!(value.propertyIsEnumerable('length'))) {

// The object is an array. Stringify every element. Use null as a placeholder

// for non-JSON values.

length = value.length;

for (i = 0; i < length; i += 1) {

partial[i] = str(i, value) || 'null';

}

// Join all of the elements together, separated with commas, and wrap them in

// brackets.

v = partial.length === 0 ? '[]' :

gap ? '[\n' + gap +

partial.join(',\n' + gap) + '\n' +

mind + ']' :

'[' + partial.join(',') + ']';

gap = mind;

return v;

}

// If the replacer is an array, use it to select the members to be stringified.

if (rep && typeof rep === 'object') {

length = rep.length;

for (i = 0; i < length; i += 1) {

k = rep[i];

if (typeof k === 'string') {

v = str(k, value, rep);

if (v) {

partial.push(quote(k) + (gap ? ': ' : ':') + v);

}

}

}

} else {

// Otherwise, iterate through all of the keys in the object.

for (k in value) {

if (Object.hasOwnProperty.call(value, k)) {

v = str(k, value, rep);

if (v) {

partial.push(quote(k) + (gap ? ': ' : ':') + v);

}

}

}

}

// Join all of the member texts together, separated with commas,

// and wrap them in braces.

v = partial.length === 0 ? '{}' :

gap ? '{\n' + gap +

partial.join(',\n' + gap) + '\n' +

mind + '}' :

'{' + partial.join(',') + '}';

gap = mind;

return v;

}

}

// Return the JSON object containing the stringify and parse methods.

return {

stringify: function (value, replacer, space) {

// The stringify method takes a value and an optional replacer, and an optional

// space parameter, and returns a JSON text. The replacer can be a function

// that can replace values, or an array of strings that will select the keys.

// A default replacer method can be provided. Use of the space parameter can

// produce text that is more easily readable.

var i;

gap = '';

indent = '';

// If the space parameter is a number, make an indent string containing that

// many spaces.

if (typeof space === 'number') {

for (i = 0; i < space; i += 1) {

indent += ' ';

}

// If the space parameter is a string, it will be used as the indent string.

} else if (typeof space === 'string') {

indent = space;

}

// If there is a replacer, it must be a function or an array.

// Otherwise, throw an error.

rep = replacer;

if (replacer && typeof replacer !== 'function' &&

(typeof replacer !== 'object' ||

typeof replacer.length !== 'number')) {

throw new Error('JSON.stringify');

}

// Make a fake root object containing our value under the key of ''.

// Return the result of stringifying the value.

return str('', {'': value});

},

parse: function (text, reviver) {

// The parse method takes a text and an optional reviver function, and returns

// a JavaScript value if the text is a valid JSON text.

var j;

function walk(holder, key) {

// The walk method is used to recursively walk the resulting structure so

// that modifications can be made.

var k, v, value = holder[key];

if (value && typeof value === 'object') {

for (k in value) {

if (Object.hasOwnProperty.call(value, k)) {

v = walk(value, k);

if (v !== undefined) {

value[k] = v;

} else {

delete value[k];

}

}

}

}

return reviver.call(holder, key, value);

}

// Parsing happens in four stages. In the first stage, we replace certain

// Unicode characters with escape sequences. JavaScript handles many characters

// incorrectly, either silently deleting them, or treating them as line endings.

cx.lastIndex = 0;

if (cx.test(text)) {

text = text.replace(cx, function (a) {

return '\\u' + ('0000' +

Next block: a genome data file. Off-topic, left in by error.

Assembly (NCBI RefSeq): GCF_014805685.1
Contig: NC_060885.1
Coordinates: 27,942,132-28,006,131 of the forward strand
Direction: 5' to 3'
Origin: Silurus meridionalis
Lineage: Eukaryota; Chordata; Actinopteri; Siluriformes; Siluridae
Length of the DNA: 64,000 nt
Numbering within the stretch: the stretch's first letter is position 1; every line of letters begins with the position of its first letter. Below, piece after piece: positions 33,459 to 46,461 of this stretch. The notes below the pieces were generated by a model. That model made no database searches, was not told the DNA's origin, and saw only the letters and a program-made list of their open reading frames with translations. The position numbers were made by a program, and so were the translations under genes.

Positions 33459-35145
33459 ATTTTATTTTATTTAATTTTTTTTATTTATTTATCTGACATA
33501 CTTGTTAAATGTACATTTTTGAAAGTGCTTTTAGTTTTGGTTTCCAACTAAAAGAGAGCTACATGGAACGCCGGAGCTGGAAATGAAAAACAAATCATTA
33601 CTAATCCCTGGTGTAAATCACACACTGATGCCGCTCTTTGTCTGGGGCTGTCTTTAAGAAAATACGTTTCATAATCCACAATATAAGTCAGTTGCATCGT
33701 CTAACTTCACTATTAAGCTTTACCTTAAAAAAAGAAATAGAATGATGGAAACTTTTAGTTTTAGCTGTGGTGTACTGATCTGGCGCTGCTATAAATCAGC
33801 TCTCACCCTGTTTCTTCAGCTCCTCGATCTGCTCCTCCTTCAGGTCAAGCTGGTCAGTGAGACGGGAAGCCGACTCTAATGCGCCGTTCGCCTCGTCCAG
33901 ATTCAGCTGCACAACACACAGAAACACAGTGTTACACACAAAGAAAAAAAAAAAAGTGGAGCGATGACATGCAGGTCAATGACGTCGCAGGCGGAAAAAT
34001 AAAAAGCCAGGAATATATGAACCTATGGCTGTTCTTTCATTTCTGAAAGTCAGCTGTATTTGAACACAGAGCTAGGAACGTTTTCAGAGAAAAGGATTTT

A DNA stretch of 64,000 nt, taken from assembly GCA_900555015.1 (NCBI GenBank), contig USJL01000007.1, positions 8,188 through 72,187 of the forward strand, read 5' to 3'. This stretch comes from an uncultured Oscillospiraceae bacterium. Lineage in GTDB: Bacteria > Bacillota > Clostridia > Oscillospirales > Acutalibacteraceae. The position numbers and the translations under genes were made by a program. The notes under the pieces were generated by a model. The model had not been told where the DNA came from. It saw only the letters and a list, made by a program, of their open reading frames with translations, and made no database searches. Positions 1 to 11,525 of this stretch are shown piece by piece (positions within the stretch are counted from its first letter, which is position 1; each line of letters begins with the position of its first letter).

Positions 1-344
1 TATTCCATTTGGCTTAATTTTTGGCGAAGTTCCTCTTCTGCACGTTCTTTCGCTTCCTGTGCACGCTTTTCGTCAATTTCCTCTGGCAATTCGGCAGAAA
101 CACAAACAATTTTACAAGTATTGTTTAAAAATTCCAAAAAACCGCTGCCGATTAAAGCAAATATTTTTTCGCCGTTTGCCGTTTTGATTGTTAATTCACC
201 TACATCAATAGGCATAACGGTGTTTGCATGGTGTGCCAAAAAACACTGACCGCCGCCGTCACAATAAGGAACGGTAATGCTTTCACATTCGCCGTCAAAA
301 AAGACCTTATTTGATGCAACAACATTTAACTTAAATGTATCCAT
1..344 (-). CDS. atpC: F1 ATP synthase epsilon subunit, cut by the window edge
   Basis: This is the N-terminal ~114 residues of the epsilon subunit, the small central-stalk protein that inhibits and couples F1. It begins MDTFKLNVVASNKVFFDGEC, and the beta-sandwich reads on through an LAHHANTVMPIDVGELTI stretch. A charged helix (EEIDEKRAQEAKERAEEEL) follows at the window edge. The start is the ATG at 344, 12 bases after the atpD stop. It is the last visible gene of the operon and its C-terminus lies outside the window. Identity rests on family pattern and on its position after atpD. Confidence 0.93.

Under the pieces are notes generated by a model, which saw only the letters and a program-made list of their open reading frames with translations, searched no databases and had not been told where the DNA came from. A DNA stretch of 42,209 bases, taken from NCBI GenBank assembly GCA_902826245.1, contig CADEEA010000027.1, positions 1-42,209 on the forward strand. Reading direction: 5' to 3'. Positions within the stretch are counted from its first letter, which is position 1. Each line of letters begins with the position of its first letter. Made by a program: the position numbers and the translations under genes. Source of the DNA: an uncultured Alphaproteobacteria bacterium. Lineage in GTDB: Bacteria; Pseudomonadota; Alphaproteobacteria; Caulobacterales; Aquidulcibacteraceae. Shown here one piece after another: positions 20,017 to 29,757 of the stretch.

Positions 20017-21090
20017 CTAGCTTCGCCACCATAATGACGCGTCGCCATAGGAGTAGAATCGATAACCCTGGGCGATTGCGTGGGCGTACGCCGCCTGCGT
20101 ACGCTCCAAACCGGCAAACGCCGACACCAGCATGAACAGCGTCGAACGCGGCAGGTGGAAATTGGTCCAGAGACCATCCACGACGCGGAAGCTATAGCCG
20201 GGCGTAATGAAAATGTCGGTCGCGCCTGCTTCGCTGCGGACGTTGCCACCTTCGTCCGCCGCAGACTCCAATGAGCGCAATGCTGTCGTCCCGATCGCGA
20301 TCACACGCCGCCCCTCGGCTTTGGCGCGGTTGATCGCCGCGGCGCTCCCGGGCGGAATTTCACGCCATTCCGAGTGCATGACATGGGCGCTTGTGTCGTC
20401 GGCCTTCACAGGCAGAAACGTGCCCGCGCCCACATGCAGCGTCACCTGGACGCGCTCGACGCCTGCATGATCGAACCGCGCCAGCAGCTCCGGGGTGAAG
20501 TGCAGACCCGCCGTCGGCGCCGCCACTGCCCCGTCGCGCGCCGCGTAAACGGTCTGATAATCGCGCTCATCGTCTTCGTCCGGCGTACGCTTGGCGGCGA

(+(a.charCodeAt(0))).toString(16)).slice(-4);

});

}

// In the second stage, we run the text against regular expressions that look

// for non-JSON patterns. We are especially concerned with '()' and 'new'

// because they can cause invocation, and '=' because it can cause mutation.

// But just to be safe, we want to reject all unexpected forms.

// We split the second stage into 4 regexp operations in order to work around

// crippling inefficiencies in IE's and Safari's regexp engines. First we

// replace the JSON backslash pairs with '@' (a non-JSON character). Second, we

// replace all simple value tokens with ']' characters. Third, we delete all

// open brackets that follow a colon or comma or that begin the text. Finally,

// we look to see that the remaining characters are only whitespace or ']' or

// ',' or ':' or '{' or '}'. If that is so, then the text is safe for eval.

if (/^[\],:{}\s]*$/.

test(text.replace(/\\(?:["\\\/bfnrt]|u[0-9a-fA-F]{4})/g, '@').

replace(/"[^"\\\n\r]*"|true|false|null|-?\d+(?:\.\d*)?(?:[eE][+\-]?\d+)?/g, ']').

replace(/(?:^|:|,)(?:\s*\[)+/g, ''))) {

// In the third stage we use the eval function to compile the text into a

// JavaScript structure. The '{' operator is subject to a syntactic ambiguity

// in JavaScript: it can begin a block or an object literal. We wrap the text

// in parens to eliminate the ambiguity.

j = eval('(' + text + ')');

// In the optional fourth stage, we recursively walk the new structure, passing

// each name/value pair to a reviver function for possible transformation.

return typeof reviver === 'function' ?

walk({'': j}, '') : j;

}

// If the text is not JSON parseable, then a SyntaxError is thrown.

  throw new SyntaxError('JSON.parse');

}

};

}();

}

// Augment the basic prototypes if they have not already been augmented.

// These forms are obsolete. It is recommended that JSON.stringify and

// JSON.parse be used instead.

if (!Object.prototype.toJSONString) {

Object.prototype.toJSONString = function (filter) {

return JSON.stringify(this, filter);

};

Object.prototype.parseJSON = function (filter) {

return JSON.parse(this, filter);

};

} To run this example open the CreateMessage.htm onthe browser and the output on the browser will look like this:

 


Categories: JQUERY, JavaScript, Personal